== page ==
Emil Tarazi:
But what we really want to show you today is the detailed screener. So, if you click on detailed, what you get is a real powerful tool. First thing you’ll notice is there’s about 9,000 funds in our database. And the reason for that is that we’re a global database. So everything… We’ll focus on the US today because that is the biggest market for ETFs, but everything we do, we do with a global tilt, because this platform is being used around the world right now, for screening ETFs in the 50 plus countries where ETFs are traded, namely in Europe and in Asia Pacific. So Japan, Australia, China, Hong Kong, et cetera.

Emil Tarazi:
So, you want to filter down, you’ve got, I guess on the left side, you’ve got your filters and then on the top you’ve got your views. The left side can help you filter by almost any metric, any important metric. And on the top, you have different views. We can go through them a little bit, but you’ve got your standard metrics. The view is essentially group different metrics together. So we’ve got, for example, a risk button. We’ve got a returns grouping, we’ve got a volumes grouping. We’ve got… Those are all quantitative numbers. We also have a lot of qualitative characteristics of the ETF. So if you want to know, for example, its benchmark, or its classification, we have groupings for that.

Emil Tarazi:
So, one example is, if you wanted to look for all SNP 500 benchmark ETFs in the US, that trade in the US, you would go to the left navigation, you would go to general, you would under trading country, you’d hit US. Those 9,000 funds now whittled down to about 2,700. So that’s ETS plus some other funds-like structures that we monitor. And then, if you wanted to filter down by index, you would go to the benchmark filter and it’s conveniently at the top, because it’s one of the biggest benchmarks. So you hit on the SNP 500. So then you would filter on SNP 500, and there are a couple SNP 500s. Some are net total return, total return, but you just type in SNP 500 and there’s a couple. So, you just click on a few of them, and you’ll see there is about 40 funds that track that. So you’ll notice there’s innovator funds, I was talking about them earlier, they’re called defined outcome options embedded strategies.

Emil Tarazi:
You obviously have the short ETFs, that also track, like the ProShares Ultra, or ProShares Short. So you can get it all here. Let’s see. Let’s try to think about particular use cases. Let’s say that you wanted to look for ESG names that have, first of all, the largest ESG names, and then maybe double up with names that have had strong flows this year.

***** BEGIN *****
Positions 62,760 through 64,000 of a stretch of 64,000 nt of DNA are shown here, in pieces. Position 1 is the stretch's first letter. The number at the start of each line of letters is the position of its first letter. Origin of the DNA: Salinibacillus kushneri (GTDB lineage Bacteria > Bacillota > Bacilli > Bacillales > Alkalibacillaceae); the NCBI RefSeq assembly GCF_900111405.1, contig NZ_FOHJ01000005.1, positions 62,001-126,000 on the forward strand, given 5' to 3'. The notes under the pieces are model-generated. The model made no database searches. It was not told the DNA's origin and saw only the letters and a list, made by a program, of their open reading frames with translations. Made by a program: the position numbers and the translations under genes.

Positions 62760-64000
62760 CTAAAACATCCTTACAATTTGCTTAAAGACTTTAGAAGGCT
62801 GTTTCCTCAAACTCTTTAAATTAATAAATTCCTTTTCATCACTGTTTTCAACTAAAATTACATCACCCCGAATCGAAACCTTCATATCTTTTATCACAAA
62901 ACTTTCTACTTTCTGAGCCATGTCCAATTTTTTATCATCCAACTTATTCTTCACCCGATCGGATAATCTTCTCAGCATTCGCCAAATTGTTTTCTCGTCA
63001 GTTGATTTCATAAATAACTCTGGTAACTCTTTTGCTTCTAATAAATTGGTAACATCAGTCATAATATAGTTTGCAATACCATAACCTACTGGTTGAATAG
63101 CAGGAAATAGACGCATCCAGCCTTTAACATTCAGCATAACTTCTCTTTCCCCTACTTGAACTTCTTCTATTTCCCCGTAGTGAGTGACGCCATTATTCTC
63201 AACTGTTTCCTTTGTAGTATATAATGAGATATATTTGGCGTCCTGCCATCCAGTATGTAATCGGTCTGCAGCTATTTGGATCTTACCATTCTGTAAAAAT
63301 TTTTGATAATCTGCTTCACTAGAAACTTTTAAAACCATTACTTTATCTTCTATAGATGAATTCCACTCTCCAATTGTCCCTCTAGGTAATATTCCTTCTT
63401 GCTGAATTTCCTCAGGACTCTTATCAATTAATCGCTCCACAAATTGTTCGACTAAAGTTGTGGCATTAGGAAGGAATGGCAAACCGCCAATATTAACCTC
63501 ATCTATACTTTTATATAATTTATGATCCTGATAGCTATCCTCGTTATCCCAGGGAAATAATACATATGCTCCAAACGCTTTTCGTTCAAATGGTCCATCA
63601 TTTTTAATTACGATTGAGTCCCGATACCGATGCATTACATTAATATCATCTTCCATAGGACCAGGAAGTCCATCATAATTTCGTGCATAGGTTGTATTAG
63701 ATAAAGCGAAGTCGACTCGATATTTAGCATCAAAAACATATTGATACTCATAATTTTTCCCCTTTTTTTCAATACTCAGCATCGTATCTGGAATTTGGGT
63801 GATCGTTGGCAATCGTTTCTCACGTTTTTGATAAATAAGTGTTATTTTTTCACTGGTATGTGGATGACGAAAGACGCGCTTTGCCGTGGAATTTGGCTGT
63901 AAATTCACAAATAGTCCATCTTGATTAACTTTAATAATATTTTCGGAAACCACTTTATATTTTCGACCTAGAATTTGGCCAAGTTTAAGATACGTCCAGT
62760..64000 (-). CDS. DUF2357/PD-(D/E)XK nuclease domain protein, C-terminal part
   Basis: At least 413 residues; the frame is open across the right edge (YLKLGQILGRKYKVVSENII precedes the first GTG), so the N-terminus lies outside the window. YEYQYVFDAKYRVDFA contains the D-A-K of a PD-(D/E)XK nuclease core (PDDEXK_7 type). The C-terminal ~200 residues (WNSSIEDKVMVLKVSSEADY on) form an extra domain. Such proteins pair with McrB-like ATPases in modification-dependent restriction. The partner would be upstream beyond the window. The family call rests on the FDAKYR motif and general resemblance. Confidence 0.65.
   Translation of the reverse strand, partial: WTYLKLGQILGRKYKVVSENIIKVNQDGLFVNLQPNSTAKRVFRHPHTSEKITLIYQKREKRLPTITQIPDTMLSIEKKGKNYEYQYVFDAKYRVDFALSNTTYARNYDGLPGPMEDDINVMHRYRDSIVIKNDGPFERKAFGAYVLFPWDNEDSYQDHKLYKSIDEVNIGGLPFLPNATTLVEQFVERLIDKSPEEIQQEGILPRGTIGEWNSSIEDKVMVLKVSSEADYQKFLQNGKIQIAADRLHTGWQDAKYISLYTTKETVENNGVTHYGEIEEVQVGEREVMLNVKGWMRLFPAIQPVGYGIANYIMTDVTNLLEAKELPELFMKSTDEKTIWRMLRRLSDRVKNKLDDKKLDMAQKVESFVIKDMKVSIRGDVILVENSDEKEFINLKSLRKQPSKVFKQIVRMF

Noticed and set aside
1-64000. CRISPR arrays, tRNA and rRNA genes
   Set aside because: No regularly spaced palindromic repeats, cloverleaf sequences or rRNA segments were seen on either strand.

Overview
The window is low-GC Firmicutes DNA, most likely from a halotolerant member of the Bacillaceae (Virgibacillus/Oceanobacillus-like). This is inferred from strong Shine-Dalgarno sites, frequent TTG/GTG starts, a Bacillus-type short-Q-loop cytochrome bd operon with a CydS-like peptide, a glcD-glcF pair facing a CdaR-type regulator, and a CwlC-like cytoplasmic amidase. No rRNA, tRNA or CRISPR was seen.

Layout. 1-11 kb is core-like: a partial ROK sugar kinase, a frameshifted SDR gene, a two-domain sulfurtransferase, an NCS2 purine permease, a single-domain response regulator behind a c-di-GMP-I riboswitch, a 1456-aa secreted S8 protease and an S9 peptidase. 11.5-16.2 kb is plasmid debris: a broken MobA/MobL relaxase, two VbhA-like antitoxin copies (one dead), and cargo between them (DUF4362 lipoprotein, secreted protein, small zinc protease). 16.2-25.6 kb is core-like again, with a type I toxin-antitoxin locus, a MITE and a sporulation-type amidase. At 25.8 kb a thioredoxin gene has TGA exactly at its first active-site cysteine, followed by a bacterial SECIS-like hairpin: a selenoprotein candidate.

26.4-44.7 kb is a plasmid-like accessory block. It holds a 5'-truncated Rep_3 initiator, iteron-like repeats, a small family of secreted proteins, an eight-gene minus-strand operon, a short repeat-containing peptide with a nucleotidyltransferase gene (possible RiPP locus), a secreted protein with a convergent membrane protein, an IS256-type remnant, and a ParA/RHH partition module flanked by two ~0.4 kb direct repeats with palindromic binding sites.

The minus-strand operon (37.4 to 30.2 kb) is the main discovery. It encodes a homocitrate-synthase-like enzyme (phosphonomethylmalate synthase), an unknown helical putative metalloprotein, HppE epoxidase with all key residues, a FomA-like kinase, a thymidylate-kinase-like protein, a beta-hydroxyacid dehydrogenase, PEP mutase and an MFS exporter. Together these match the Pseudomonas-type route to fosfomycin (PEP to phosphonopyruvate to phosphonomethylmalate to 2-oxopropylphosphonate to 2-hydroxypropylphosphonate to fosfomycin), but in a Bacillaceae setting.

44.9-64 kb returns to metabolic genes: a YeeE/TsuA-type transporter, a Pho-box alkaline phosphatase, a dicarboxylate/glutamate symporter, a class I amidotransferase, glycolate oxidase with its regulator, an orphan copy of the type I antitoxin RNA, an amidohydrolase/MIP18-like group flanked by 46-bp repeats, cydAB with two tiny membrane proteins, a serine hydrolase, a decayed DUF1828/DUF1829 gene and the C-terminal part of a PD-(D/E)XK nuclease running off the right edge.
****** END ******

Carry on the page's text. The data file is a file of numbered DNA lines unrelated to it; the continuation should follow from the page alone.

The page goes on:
Emil Tarazi:
So the way you do that, is again thinking about the qualitative aspects of filtering. You can actually go down to… Well, actually in the general tab, roll down to tags… Actually, before we do that, we should probably reset our filters. So again, going back to trading country US, and then filtering down again, down in the tags section you can type in ESG. So we’ve got about 61 funds in the US that have ESG characteristics.

Emil Tarazi:
You can see that the AUM is benchmarked here. So, we’ve got about 10 billion [inaudible 00:11:21] 10 billion fund. It’s the I-Shares, ESG. UEBTF, actually the top three are [inaudible 00:11:29] funds, one’s a USA, one is emerging market, one is EFA. So let’s say we wanted to get a better feel for these funds on flows basis. So we could look at both grouped and trailing flows. So trailing looks at fixed periods back in time from today, and grouped looks at month by month group flows.

Emil Tarazi:
So, this gives you a feel for how much money is going into these funds. Again, ESG is one of the bigger funds you see over the last three months, it’s had $2.6 billion in inflows, and all of these columns are sortable. So if I want to say, “Okay, on a three-month basis, show me the biggest flows or inflows.” Just click twice and ESG usually remains on top actually, the three funds, because they’re the biggest, also have had the most flows.

Emil Tarazi:
If you wanted to see, for example, which three year timescale, if any funds had outflows, for example, surprisingly not much. So, if there’s a blank it means maybe those funds haven’t really been in existence, but yeah, on a three-year scale, there’s been no ESG funds with outflows. [crosstalk 00:00:13:03].

Scott McKenna:
So, talking about ESG since we’re on this tag, I think a lot of advisors that I’ve spoken to are a little bit confused, and I understand why. There’s a lot of different ways that people define ESG. Right? And metrics that particularly they care about. So, looking at this list of 61 funds, obviously they have ESG in name and that’s why we tagged them, but how do we really know how environmentally, which is the E, right? Socially, which is the S, or governance, which is the G? How do we know if those really stack up to those values that we’re talking about when we’re talking about ESG, whoever it is, however you define it?

Emil Tarazi: